Season: 2019-2020


Newcastle United vs Crystal Palace

Miguel Almirón’s long-awaited first goal for Newcastle United gave Steve Bruce’s men a late 1-0 victory over Crystal Palace on Saturday.

It was largely a game to forget, as both sides struggled to find much of a rhythm on a chilly afternoon at St. James’ Park which took until the 83rd minute to liven up.

But when it did, the roof came off as Almirón’s controlled first-time strike – which came thanks in part to Andy Carroll’s cushioned knockdown – won it for the hosts, and extended United’s unbeaten home record in the Premier League to eight games.

That fine run, which stretches back to August, has helped Newcastle up to ninth in the table at Christmas – just three points shy of the top five.

Much of the early running in a drab contest was made by the hosts. Almirón’s delicately-weighted through ball found Isaac Hayden, who rounded Vicente Guaita but lost his footing, recovering only when the angle was too narrow to finish.

Guaita held onto shots from Almirón and the returning Florian Lejeune, playing his first game in eight months after overcoming the cruciate ligament injury he suffered against the Eagles back in April, while Christian Benteke headed a fine cross from Patrick van Aanholt wide at the other end.

It was a half of few openings, but quite a few half-chances. Cheikhou Kouyate headed over before Wilfried Zaha, who was generally well handled by the Magpies, found space in the box and fired low across Dúbravka, who got a strong arm to it before gathering.

The visitors’ captain Luka Milivojevic curled a free kick wide and then, after the restart, James McArthur’s clip was blocked by Dúbravka, who was again in outstanding form. The Scot pulled the trigger again minutes later, but his drive was always swerving well wide of the upright.

From there, after the hour, Palace pressed. Van Aanholt’s corner was turned wide by James Tomkins, who almost immediately had to race back to halt Joelinton’s burst into the box. Once more, with 15 minutes remaining, the Magpies were indebted to Dúbravka, who got down quickly parry Benteke’s powerful shot.

Bruce sent on Dwight Gayle in the closing stages and the frontman partnered Carroll, who had shown his worth in his own penalty area in the second half as he helped Newcastle defend a wave of attacks from the Eagles.

And inside the final ten minutes, Carroll’s presence was felt in the Palace box, and it led to the winner. Fabian Schär hooked a high cross over to the far post where the towering forward was lurking, and his delicate knockdown shunted the ball back into the path of Almirón.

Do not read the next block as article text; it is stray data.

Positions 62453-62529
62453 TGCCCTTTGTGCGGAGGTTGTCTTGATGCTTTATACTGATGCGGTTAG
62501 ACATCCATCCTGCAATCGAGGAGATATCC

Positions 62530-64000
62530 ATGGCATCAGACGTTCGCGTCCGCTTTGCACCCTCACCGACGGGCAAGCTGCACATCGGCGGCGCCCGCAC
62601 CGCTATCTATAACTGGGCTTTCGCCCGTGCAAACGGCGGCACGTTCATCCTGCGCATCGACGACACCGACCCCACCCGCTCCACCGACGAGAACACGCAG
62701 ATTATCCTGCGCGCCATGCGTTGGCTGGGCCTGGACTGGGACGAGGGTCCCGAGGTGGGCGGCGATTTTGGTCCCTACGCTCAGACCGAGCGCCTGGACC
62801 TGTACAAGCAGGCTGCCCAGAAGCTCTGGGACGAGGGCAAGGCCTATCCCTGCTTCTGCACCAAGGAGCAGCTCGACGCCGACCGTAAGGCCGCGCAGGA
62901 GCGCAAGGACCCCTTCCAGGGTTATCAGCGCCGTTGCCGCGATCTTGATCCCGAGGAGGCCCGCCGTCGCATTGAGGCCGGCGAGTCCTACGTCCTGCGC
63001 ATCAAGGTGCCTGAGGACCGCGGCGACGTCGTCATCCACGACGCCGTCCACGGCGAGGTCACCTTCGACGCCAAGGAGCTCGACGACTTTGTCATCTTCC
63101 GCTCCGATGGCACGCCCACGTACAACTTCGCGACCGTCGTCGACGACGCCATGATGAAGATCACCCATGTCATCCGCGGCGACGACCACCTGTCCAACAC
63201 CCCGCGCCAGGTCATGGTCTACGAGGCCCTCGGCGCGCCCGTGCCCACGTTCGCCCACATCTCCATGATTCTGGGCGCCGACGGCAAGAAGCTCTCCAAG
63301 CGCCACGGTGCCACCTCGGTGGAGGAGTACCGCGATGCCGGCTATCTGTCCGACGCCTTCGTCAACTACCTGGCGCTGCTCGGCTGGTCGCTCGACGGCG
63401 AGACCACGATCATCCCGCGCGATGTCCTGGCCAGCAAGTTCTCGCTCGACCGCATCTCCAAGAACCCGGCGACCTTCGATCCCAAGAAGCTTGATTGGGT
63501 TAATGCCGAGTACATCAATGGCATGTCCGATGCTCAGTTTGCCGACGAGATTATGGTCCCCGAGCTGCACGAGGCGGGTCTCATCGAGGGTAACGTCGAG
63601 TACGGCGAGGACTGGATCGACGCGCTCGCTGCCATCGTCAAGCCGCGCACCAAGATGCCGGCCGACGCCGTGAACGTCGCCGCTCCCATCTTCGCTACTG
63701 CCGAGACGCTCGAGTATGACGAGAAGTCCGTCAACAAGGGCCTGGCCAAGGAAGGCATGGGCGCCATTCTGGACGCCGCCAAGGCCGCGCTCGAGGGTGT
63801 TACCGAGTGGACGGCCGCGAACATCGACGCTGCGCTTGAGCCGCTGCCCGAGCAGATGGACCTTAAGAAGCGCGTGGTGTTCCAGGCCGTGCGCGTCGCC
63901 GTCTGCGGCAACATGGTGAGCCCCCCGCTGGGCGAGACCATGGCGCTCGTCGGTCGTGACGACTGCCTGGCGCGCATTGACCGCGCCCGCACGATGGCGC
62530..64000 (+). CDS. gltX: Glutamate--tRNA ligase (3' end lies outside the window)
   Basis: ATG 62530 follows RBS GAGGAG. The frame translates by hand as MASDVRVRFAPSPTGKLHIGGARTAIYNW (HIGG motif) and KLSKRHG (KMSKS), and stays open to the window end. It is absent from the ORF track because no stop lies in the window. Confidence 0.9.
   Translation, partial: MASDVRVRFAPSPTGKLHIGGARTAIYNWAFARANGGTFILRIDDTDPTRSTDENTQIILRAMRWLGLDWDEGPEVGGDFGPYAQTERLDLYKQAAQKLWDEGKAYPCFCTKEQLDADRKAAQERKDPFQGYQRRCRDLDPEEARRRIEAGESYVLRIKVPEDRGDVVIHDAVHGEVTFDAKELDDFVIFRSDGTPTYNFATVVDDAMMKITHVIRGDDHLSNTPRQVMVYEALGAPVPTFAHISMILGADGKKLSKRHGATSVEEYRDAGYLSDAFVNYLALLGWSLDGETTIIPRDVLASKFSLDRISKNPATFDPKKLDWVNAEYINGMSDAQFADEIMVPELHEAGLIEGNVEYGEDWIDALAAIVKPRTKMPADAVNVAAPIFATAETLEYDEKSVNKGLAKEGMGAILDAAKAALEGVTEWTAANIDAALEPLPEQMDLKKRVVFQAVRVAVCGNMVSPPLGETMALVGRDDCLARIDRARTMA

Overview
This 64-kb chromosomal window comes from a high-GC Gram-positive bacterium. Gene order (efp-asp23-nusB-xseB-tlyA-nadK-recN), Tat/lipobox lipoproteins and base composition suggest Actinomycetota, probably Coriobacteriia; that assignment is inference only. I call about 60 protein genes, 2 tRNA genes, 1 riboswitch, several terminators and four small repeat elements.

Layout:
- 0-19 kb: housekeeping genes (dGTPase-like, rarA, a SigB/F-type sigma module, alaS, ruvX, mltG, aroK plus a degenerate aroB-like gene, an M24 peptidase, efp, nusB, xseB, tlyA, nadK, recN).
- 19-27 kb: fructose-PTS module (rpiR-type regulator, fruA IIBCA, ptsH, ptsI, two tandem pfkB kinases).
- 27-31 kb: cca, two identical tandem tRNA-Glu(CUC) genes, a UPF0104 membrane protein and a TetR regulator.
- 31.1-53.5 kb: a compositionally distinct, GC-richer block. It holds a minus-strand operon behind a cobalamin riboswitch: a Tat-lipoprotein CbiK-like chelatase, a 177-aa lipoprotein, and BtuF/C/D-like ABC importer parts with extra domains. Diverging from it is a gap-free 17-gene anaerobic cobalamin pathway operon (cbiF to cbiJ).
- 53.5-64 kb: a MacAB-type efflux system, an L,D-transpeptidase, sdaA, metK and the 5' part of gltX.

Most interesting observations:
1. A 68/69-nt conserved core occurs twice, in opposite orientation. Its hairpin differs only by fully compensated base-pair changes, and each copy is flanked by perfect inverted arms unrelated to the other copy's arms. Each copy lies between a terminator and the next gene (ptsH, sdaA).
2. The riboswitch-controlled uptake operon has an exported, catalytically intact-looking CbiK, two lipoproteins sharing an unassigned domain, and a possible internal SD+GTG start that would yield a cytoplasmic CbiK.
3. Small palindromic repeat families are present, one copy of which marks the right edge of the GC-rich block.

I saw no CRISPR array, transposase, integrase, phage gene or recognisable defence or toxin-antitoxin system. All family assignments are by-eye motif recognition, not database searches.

After almost a year of waiting, his first goal for Newcastle finally arrived. Guaita got a hand to it but it was always heading for the corner of the net and, when it did, St. James’ Park erupted, the Paraguayan’s shirt came off, and the game was won.

Match report originally posted here.


Burnley vs Newcastle United

A second-half header from Burnley’s Chris Wood was enough to condemn Newcastle United to a slender defeat in a forgettable encounter at Turf Moor.

A dreadful afternoon weather-wise was matched by a game low on quality. The decisive moment came shortly before the hour mark, with Wood getting up at the back post to apply the finishing touch to Ashley Westwood’s searching corner.

As might have been expected, such situations were where the Clarets looked at their most threatening, not that they came about too often. And while United enjoyed more of the ball than they have been used to of late, rarely did they look like troubling Burnley goalkeeper Nick Pope.

The hosts looked to put the Magpies’ backline under pressure early on, pumping a number of balls forward from deep. However, it was United who carved out the first chance of note, with Andy Carroll sending a fifth-minute header wide from Isaac Hayden’s cross. Dwight McNeil swiftly fired a warning shot back the visitors’ way – forcing Martin Dúbravka into a smart parry from 20 yards – before James Tarkowski nodded the winger’s corner wide of the near post.

After a relatively open start, the two sides started to cancel each other out as the first half progressed. Neither were able to build any sort of momentum in the final third, with niggly fouls a feature throughout. Hayden tried his luck from range after being picked out by Joelinton, but the midfielder’s strike was always rising.